AN AMERICAN PERSPECTIVE ON MEDICAL MARIJUANA IN CANADA
It is truly a small, interconnected world, as the existence of this newsletter proves. Countries are now less and less likely to make policy, especially regarding a global issue such as drugs, by considering only internal political forces. New policy in one country can influence laws being written by another. We have seen this with some environmental issues and laws passed to ban land mines, to name just two areas. How do efforts at drug policy reform in one country affect another? With Lynn Harichy and many others' undaunted efforts in Canada in mind, the Week Online sought out a U.S. perspective on medical marijuana internationally.
Dave Fratello is the Director of Communications of Americans for Medical Rights, which successfully headed the Prop. 215 effort in California and which is running similar initiatives in several states in '98. The Week Online briefly talked to Fratello about what successful efforts like those in Canada might mean for the U.S., and what problems other international efforts might face.
"Just as surely as pressure can be brought to bear on Washington by the states, it can also come from progress being made internationally. Frankly, the U.S. government gets away with writing off the Dutch experience as an anomaly. But when you see pressure and activity on medical marijuana growing in Great Britain, France, and other parts of Europe, as well as Australia, New Zealand, and even here in North America, from Canada, the pressure on Washington threatens to become real."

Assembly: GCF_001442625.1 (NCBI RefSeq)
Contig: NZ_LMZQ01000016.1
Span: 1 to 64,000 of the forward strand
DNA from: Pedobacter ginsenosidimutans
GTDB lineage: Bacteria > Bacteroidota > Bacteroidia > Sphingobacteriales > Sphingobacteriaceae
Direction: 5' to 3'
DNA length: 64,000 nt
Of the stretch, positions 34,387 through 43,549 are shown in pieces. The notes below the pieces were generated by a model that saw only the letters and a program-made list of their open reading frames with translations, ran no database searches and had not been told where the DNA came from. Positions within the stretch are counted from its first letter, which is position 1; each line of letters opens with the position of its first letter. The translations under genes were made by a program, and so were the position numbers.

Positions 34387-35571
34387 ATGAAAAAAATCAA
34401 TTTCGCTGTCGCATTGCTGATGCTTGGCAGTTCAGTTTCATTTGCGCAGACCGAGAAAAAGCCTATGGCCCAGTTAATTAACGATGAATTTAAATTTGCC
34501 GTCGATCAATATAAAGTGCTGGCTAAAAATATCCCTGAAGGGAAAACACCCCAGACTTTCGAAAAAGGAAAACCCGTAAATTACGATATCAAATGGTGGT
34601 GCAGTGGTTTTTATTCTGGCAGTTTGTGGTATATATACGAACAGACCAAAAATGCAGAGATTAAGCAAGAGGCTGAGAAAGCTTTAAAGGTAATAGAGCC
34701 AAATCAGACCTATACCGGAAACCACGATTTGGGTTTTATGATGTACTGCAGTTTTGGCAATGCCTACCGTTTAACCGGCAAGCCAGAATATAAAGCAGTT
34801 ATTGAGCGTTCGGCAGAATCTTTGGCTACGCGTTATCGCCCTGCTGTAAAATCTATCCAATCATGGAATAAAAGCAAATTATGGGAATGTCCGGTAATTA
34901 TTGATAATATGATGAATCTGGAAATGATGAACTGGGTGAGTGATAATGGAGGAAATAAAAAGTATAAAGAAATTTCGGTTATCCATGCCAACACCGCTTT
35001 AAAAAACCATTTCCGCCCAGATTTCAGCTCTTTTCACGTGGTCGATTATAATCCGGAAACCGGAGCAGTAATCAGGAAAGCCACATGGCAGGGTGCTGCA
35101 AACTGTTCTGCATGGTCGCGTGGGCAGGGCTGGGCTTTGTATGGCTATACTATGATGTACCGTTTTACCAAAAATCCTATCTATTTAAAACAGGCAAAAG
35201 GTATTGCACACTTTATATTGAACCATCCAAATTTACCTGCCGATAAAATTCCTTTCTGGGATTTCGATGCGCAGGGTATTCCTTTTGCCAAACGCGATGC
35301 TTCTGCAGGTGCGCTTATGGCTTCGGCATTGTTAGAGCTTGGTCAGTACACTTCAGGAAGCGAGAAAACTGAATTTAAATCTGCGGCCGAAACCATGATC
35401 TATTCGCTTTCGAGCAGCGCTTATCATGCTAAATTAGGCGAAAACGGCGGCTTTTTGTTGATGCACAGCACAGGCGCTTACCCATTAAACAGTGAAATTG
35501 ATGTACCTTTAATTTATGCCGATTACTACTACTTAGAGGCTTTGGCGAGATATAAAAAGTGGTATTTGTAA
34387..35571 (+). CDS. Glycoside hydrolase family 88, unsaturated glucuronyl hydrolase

"The activity in Canada is interesting in this context. What happens to our immediate north is inherently different from what happens in the Netherlands or Australia, for example. Americans generally feel that Canada is like the United States. We're already seeing folks in some Midwestern states who are supporting the industrial use of hemp asking why Canadian farmers are going to be allowed to grow it, but American farmers aren't. I think you'll see the same kind of question if the Canadian policy on medical marijuana continues to veer off from the path ordained by Washington."
But countries do not make drug policy in a vacuum, and Fratello says pressure from the U.S. is a real danger. "What is clear about the whole medical marijuana controversy is that the U.S. government is the greatest obstacle to reform. Everyone involved internationally recognizes that the U.S., through the DEA and even the reactionary, U.S. dominated U.N. Drug Control Program, calls the shots on drug policy. But the increased openness of some of these nations provides real hope."
But now in 1998, the U.S. government will face a second round of medical marijuana initiatives, creating an international opportunity for reform. "One of the most interesting questions is how the synergy might work between what is going on internationally and what's due to happen later this year in several U.S. states, with November votes on marijuana initiatives. To the extent that certain governments might feel cowed by the American hard line on marijuana, the discrediting of federal policy by voters in several states at once could embolden those governments who are considering going their own way on issues like medical marijuana."
(Check http://www.hempnation.com for continuing updates on the Canadian drug policy situation.)